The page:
HONG KONG -- Goldman Sachs Group is seeking regulatory approval from Beijing authorities to fully acquire its securities joint venture in China, joining its global rivals in deepening its investment in the world's second-largest economy in the face of continuing tensions between Washington and Beijing.
Goldman Sachs, has signed a definitive agreement with Beijing Gao Hua Securities, its partner of 17 years, to purchase the 49% it does not already own. That would make it the first foreign bank to acquire full ownership of its Chinese joint venture. The company did not state the purchase price.
Goldman has begun the regulatory process, according to an internal memo seen by Nikkei Asia and confirmed by a spokeswoman. Others seeking 100% of their securities joint ventures include Swiss-based UBS Group and JPMorgan Chase of the U.S.
"One hundred percent ownership of our franchise on the mainland represents a significant commitment to and investment in China," according to the joint statement from Goldman Chief Executive David Solomon, Chief Operating Officer John Waldron and Chief Financial Officer Stephen Scherr.
"This focuses on growing and strengthening our existing China businesses, expanding our addressable market and investing in talent and technology," they said in the statement. "These efforts coincide with ongoing reforms underway in China's capital markets, continued robust economic growth and the expanding needs of increasingly sophisticated clients."
Once all regulatory approvals are in place, the U.S. bank will rename its Chinese unit to Goldman Sachs (China) Securities Co. from the current Goldman Sachs Gao Hua Securities Co. It also will migrate all its businesses in China to the fully owned unit.
China announced in late 2017 that foreign companies could own a majority stake in securities ventures subject to regulatory approval. Goldman Sachs and Morgan Stanley received approval in March to increase the stakes in their respective Chinese joint ventures to 51%.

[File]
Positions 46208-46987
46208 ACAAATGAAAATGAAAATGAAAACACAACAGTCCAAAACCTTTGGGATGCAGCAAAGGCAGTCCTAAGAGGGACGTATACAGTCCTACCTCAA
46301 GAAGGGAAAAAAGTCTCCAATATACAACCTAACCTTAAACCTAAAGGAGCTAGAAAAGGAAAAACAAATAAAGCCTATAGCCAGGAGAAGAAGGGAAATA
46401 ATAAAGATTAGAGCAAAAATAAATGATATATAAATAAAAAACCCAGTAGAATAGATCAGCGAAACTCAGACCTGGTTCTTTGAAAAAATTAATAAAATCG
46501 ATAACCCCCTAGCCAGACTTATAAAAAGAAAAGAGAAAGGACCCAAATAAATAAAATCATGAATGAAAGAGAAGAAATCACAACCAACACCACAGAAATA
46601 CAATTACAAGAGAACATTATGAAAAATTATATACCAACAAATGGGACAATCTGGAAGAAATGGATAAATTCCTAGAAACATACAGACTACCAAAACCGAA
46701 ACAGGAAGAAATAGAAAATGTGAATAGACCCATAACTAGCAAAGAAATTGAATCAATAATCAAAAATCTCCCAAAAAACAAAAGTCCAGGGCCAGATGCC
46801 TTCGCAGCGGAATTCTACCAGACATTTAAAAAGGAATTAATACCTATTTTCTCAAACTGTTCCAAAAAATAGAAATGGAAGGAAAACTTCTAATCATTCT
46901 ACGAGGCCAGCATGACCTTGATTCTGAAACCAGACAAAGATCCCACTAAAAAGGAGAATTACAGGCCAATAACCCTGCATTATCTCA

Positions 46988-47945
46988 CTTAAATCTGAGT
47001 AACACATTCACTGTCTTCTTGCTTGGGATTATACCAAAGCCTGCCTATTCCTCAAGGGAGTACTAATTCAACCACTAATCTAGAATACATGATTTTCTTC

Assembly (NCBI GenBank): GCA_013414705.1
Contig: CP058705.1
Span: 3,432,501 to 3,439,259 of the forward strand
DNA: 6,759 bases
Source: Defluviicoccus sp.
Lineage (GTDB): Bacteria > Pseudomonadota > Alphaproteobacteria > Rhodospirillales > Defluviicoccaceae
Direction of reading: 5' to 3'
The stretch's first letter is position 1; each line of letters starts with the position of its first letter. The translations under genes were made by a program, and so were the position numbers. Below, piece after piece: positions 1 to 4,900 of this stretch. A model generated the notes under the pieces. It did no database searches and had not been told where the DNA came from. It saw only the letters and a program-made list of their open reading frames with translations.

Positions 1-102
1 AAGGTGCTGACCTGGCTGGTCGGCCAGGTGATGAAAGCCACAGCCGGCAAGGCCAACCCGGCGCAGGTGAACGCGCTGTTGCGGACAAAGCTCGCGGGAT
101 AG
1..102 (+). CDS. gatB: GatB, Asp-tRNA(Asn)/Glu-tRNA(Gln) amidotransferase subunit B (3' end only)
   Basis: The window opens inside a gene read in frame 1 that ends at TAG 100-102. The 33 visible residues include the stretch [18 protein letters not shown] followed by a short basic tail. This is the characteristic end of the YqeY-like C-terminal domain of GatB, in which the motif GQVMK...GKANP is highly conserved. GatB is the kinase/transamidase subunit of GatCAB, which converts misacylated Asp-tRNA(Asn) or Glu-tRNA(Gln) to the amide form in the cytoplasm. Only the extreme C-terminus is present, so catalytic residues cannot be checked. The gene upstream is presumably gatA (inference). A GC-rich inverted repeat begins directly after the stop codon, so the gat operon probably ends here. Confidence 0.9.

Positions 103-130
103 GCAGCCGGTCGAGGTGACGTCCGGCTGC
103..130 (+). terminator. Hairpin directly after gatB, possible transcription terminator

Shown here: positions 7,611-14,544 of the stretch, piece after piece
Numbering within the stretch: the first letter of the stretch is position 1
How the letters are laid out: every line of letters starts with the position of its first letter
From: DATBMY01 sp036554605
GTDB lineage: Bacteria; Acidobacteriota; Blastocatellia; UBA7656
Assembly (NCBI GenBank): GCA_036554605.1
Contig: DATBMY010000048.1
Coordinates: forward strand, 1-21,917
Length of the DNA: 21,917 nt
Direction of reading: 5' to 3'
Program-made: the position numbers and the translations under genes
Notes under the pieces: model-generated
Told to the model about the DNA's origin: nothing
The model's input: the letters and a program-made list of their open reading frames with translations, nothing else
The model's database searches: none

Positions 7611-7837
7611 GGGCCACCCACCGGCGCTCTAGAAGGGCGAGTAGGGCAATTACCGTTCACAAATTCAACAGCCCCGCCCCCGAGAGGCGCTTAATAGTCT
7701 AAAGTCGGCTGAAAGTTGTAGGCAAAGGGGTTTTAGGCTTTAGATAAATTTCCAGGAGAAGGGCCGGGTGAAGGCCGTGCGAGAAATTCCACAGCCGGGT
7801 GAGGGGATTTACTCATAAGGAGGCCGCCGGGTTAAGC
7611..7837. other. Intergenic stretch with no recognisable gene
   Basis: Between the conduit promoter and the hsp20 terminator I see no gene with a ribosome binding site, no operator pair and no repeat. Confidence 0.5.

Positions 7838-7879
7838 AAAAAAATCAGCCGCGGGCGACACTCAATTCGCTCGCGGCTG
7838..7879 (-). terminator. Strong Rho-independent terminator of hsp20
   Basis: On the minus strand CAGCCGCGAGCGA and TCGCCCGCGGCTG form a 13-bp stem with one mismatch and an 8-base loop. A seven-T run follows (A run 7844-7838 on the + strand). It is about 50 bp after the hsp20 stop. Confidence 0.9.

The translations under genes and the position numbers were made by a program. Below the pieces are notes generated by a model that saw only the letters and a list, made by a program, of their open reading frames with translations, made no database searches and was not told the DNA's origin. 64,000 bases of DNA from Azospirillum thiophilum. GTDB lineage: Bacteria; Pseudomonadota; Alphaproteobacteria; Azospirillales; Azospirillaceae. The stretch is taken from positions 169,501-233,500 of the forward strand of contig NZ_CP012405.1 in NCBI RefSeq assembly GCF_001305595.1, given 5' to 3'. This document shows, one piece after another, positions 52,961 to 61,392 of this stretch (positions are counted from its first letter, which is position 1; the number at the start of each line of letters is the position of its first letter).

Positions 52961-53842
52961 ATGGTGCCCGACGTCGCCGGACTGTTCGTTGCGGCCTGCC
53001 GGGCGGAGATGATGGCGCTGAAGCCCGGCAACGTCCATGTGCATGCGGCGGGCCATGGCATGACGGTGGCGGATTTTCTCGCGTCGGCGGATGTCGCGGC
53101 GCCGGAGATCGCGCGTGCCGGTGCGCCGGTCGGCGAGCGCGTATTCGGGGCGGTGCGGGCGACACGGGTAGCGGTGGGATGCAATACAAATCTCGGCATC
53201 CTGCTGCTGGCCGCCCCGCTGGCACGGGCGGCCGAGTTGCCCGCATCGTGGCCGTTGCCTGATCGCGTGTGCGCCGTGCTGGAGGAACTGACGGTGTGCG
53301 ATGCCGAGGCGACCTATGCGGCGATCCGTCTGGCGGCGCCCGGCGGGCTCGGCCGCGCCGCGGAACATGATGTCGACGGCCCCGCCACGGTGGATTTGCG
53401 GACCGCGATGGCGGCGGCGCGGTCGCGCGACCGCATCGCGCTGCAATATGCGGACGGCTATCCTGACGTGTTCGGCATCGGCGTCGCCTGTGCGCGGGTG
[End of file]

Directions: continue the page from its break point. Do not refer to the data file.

China has opened up its $50 trillion financial industry and this year has removed foreign-ownership caps in the futures, securities and mutual fund sectors. Beijing has vowed to continue easing restrictions to its capital markets and this year gave overseas traders access to futures and options, and scrapped quotas on foreign inflows.
A U.S. Congressional commission this month cautioned that the financial liberalization was part of Beijing's plans to secure foreign investment and use it to boost the domestic economy. Relations between the U.S. and China have faced pressure under President Donald Trump, and signs point to a continuation of the current confrontation in a Joe Biden administration. Biden will take the presidential oath of office next month.
However, that has not stopped global banks from expanding aggressively in China as they focus on long-term growth opportunities in the economy. Securities companies in China nearly doubled their net profit to $18 billion in 2019, according to a report by KPMG, with Goldman Sachs' analysts estimating that figure to surge to $47 billion by 2026.
A survey by HSBC Qianhai Securities in September showed that nearly two-thirds of the more than 900 global institutional investors and major corporations in China are planning to increase their investment in the country by about 25% over the next year.
Credit Suisse Group took a majority stake in its joint venture in June. UBS, which owns 51% of its securities venture in China, last year revealed plans to own the unit entirely.
JP Morgan increased ownership of its China securities venture to 71% in October and has previously said it wants full ownership. Its asset management arm said in April that it had agreed to take full control of its onshore asset management joint venture pending regulatory approval.